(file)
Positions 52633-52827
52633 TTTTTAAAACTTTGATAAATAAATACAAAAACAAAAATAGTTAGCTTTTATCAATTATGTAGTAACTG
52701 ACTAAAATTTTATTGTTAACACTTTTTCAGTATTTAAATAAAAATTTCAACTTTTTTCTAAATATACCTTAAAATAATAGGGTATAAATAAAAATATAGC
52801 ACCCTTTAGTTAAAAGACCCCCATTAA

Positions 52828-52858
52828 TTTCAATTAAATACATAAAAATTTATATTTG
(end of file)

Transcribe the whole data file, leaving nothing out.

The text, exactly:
Positions 52633-52827
52633 TTTTTAAAACTTTGATAAATAAATACAAAAACAAAAATAGTTAGCTTTTATCAATTATGTAGTAACTG
52701 ACTAAAATTTTATTGTTAACACTTTTTCAGTATTTAAATAAAAATTTCAACTTTTTTCTAAATATACCTTAAAATAATAGGGTATAAATAAAAATATAGC
52801 ACCCTTTAGTTAAAAGACCCCCATTAA

Positions 52828-52858
52828 TTTCAATTAAATACATAAAAATTTATATTTG